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Disease Markers
Volume 2019, Article ID 6852917, 9 pages
https://doi.org/10.1155/2019/6852917
Research Article

Presence of Circulating miR-145, miR-155, and miR-382 in Exosomes Isolated from Serum of Breast Cancer Patients and Healthy Donors

1Universidad Autónoma de Nuevo León, College of Biological Sciences, Department of Cellular Biology and Genetics, San Nicolás de los Garza, Nuevo León, Mexico
2Department of Experimental Therapeutics, The University of Texas MD Anderson Cancer Center, Houston, TX, USA
3Department of Pharmacology and Toxicology, Faculty of Pharmacy, Al-Azhar University, Cairo, Egypt
4Universidad Autónoma de Nuevo León, College of Biological Sciences, Laboratory of Immunology and Virology, San Nicolás de los Garza, Nuevo León, Mexico
5Universidad Autónoma de Nuevo León, College of Physics and Mathematics, Research Center in Physics and Mathematic Sciences, San Nicolás de los Garza, Nuevo León, Mexico
6Department of Gynecologic Oncology, The University of Texas MD Anderson Cancer Center, Houston, TX, USA
7Department of Center for RNAi and Non-coding RNA, The University of Texas MD Anderson Cancer Center, Houston, TX, USA

Correspondence should be addressed to Diana Resendez-Perez; moc.liamg@zedneseraid

Received 30 July 2018; Accepted 23 October 2018; Published 12 February 2019

Academic Editor: Frank Tacke

Copyright © 2019 Vianey Gonzalez-Villasana et al. This is an open access article distributed under the Creative Commons Attribution License, which permits unrestricted use, distribution, and reproduction in any medium, provided the original work is properly cited.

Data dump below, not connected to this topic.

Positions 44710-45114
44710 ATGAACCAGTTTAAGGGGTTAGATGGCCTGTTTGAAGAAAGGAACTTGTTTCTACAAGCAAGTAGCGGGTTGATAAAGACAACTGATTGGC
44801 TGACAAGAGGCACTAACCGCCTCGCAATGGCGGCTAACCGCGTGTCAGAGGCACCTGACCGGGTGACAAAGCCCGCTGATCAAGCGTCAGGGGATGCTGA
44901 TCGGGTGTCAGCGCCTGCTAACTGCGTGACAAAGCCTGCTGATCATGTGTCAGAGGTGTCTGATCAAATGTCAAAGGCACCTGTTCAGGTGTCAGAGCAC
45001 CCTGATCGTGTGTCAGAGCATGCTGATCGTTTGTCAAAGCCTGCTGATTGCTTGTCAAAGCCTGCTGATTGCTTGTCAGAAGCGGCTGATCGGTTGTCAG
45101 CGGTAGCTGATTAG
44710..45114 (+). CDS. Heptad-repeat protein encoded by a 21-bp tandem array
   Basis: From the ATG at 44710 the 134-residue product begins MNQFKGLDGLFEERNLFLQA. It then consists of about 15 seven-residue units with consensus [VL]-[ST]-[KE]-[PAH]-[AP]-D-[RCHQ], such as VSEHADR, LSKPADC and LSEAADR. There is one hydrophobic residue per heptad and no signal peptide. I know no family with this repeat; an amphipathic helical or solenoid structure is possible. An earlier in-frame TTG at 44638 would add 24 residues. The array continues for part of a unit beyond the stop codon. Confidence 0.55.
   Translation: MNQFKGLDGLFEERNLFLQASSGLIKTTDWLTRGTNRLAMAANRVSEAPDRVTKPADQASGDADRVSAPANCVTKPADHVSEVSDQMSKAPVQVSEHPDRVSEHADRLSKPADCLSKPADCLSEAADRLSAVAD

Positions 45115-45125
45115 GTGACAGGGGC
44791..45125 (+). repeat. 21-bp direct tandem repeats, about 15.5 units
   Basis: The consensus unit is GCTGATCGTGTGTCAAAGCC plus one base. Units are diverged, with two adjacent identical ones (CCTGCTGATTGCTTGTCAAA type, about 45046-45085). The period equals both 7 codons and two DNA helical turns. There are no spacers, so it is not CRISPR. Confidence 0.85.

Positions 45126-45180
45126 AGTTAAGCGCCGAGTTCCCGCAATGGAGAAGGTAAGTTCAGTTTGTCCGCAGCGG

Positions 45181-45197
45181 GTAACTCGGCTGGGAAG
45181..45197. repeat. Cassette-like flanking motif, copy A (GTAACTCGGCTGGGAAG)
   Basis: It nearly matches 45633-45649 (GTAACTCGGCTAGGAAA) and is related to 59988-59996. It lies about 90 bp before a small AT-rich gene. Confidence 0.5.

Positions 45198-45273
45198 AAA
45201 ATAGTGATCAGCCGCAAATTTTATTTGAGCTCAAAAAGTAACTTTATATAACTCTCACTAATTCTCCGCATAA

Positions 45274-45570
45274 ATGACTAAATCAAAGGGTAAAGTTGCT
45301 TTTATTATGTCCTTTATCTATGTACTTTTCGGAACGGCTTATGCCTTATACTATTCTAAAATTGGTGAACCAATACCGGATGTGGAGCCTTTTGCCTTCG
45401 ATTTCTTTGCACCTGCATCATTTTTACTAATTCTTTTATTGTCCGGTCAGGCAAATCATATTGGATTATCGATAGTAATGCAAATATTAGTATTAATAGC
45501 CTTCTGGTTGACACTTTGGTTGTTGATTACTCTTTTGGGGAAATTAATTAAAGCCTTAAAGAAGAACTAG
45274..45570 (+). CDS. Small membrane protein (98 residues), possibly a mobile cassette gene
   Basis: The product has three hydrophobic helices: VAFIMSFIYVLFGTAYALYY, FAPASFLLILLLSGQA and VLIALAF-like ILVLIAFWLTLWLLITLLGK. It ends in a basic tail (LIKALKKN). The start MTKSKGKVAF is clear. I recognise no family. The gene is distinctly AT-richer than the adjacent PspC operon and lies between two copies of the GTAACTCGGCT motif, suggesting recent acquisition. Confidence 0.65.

Abstract

miR-145, miR-155, and miR-382 have been proposed as noninvasive biomarkers to distinguish breast cancer patients from healthy individuals. However, it is unknown if these three miRNAs are secreted by exosomes. Thus, we hypothesized that miR-145, miR-155, and miR-382 in breast cancer patients are present in exosomes. We isolated exosomes from serum of breast cancer patients and healthy donors, then we characterized them according to their shape, size, and exosome markers by scanning electron microscopy, atomic force microscopy, nanoparticle tracking analysis (NTA), and Western blot and determined the exosome concentration in all samples by NTA. Later, exosomal small RNA extraction was done to determine the expression levels of miR-145, miR-155, and miR-382 by qRT-PCR. We observed a round shape of exosomes with a mean size of 119.84 nm in breast cancer patients and 115.4 nm in healthy donors. All exosomes present the proteins CD63, Alix, Tsg, CD9, and CD81 commonly used as markers. Moreover, we found a significantly high concentration of exosomes in breast cancer patients with stages I, III, and IV compared to healthy donors. We detected miR-145, miR-155, and miR-382 in the exosomes isolated from serum of breast cancer patients and healthy donors. Our results show that the exosomes isolated from the serum of breast cancer patients and healthy donors contains miR-145, miR-155, and miR-382 but not in a selective manner in breast cancer patients. Moreover, our data support the association between exosome concentration and the presence of breast cancer, opening the possibility to study how miRNAs packaged into exosomes play a role in BC progression.